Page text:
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[Above: the kind-of kebab (Say: “Weka kila kitu.” This means “with everything.” and was one of the first phrases I learnt. It will also guarantee you a laugh (if not a high-five) from the person you’re ordering from). |Below: This lovely guy is Mr. Lecker Lecker. He learnt from an Austrian chef, knows how to make Semmelknödel and speaks a bit of German. He insisted on taking a picture with us (he also makes the most delicious sweet Zanzibar Pizza. Try Nutella-Mango. Or Nutella-Banana-Coconut).]
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  • Dolphin Bay

This was something I was super, super skeptical about. When I heard about “You will swim with dolphins” all I could think of was “Please don’t let them be in a tiny basin”. There was nothing worse for me than the thought of supporting the captivity of these animals.
I was lucky though. What people forgot to tell me was a single word that made all the difference: “wild”. They should have said “Kristina, you’re going to swim with wild dolphins.” That would have eased so many of my worries.

When we arrived at the bay, we were given diving goggles and flippers (which I refused because they annoy me to no end) and then boarded a tiny boat to drive out and look for dolphins.
In this place I have to say that we totally lucked out on this trip. A local guy who was with us and has been many, many times to this bay has told us that he’s never seen them as close and as many of them as he did that day. Needless to say that we went crazy. We chased the dolphins, jumped from the boat when we were close and then played and swam with them. It was incredible. Mind blowing. Unbelievable.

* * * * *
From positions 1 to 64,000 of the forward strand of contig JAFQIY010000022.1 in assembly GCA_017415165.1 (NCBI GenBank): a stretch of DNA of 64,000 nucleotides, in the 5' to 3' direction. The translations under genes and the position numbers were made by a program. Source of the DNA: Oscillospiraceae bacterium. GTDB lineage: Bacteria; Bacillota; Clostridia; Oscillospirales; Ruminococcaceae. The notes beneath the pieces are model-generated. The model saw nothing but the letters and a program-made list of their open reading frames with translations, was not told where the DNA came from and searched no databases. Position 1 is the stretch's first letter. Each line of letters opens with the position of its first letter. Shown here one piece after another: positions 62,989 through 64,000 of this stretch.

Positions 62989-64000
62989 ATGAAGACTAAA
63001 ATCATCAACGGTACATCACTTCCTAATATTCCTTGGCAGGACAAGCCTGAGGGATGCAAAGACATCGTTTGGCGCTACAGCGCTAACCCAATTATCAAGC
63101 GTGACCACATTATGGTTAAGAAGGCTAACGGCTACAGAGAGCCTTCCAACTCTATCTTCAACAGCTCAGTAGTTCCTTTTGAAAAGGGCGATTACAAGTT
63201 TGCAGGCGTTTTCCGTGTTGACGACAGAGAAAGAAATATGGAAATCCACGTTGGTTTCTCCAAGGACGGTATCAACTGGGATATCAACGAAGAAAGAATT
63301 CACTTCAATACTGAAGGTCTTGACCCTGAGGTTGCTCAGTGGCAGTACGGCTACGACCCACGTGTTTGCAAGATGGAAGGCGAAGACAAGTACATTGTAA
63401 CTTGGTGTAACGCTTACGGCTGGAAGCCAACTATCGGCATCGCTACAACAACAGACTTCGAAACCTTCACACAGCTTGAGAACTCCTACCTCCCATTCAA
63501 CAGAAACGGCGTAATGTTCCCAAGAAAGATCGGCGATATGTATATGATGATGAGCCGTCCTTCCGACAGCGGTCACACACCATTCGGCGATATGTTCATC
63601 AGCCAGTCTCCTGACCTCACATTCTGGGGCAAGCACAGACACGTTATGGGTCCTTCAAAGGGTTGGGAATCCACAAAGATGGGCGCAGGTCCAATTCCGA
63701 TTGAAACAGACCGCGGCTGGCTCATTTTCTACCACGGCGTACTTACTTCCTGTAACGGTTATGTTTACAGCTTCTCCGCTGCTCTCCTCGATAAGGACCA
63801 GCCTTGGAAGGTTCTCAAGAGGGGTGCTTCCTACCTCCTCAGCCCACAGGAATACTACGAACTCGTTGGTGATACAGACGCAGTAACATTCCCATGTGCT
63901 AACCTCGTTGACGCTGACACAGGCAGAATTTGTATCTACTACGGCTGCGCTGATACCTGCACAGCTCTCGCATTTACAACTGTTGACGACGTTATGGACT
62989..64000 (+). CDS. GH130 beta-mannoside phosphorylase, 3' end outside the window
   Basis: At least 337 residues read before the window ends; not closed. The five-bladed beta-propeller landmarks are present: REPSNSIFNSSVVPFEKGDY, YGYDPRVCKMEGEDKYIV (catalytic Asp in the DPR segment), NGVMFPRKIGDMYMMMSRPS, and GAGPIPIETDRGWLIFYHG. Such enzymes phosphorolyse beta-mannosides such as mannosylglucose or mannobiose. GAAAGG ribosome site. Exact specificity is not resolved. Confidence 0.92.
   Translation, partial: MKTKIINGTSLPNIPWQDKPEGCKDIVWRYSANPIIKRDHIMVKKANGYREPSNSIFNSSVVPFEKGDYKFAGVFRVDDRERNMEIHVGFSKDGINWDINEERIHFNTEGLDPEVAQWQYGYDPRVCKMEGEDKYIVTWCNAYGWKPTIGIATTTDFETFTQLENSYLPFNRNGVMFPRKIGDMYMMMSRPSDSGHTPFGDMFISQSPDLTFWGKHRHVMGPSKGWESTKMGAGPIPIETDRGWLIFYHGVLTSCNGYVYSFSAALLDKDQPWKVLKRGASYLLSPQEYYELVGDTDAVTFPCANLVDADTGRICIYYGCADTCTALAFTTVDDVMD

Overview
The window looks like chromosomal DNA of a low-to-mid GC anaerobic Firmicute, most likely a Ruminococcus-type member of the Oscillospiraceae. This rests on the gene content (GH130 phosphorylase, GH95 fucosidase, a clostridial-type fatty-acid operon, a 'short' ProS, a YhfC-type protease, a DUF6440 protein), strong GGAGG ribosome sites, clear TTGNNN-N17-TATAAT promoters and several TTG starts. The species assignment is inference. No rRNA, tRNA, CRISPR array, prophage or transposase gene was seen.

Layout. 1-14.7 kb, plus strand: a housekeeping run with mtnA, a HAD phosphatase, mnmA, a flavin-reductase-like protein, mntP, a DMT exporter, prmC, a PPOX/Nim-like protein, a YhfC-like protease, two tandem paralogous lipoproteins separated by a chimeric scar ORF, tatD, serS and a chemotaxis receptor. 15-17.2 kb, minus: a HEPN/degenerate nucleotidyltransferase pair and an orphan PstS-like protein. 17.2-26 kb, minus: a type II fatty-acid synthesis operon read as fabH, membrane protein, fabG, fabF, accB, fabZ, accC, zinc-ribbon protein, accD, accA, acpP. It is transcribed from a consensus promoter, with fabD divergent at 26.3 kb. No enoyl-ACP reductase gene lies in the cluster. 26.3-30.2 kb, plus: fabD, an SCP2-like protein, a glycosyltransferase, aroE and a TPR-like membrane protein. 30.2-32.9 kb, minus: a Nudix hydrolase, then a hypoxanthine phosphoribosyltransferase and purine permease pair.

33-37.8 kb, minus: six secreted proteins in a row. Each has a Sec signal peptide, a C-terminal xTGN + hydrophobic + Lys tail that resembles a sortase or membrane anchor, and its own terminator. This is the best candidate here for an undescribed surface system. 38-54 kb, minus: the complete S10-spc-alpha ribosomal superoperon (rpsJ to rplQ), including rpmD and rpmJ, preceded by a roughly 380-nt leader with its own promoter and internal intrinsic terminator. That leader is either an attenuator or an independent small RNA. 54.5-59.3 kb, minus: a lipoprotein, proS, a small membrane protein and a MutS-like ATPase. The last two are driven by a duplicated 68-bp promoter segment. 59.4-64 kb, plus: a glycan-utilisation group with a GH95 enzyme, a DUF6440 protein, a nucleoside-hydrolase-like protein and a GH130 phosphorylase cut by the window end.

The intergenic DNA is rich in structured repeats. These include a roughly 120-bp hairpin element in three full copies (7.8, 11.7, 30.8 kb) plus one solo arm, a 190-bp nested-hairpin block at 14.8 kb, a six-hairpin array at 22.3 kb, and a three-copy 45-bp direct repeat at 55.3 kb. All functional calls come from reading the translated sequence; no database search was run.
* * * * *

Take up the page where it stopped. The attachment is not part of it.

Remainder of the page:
We swam and swam and swam until we barely had the energy to climb back into the boat anymore. Only then did we allow our boat driver to take us back to shore.

If you don’t want to, or cannot swim with dolphins the beach and sea at this place is also, almost too perfect. It’s the stereotypical white beach, turquoise water picture.

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  • A history tour through Stone Town

You will see various tours offered at about every corner. While I’ve heard only good things about spice tours (they show you different plants, spices and tell you about the process and so on) we decided on a history tour. We started out at one of the two churches where there once was the slave market. We went down to see the slave chambers before changing direction and strolling through the market. Then our guide led us through the labyrinth of Stone Town’s tiny streets and alleys – pointed out various historic landmarks and told us about the architecture, different types of doors and so on.
To me, this was perfect. I loved walking through the tiny alleys and getting some background knowledge made this experience even more special.

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[Above: Morning mist over Stone Town. |Below: Our history tour started at the old slave market. Stone Town has a rich and long history. Some good, some horrid. As it is the case with all countries, I guess.]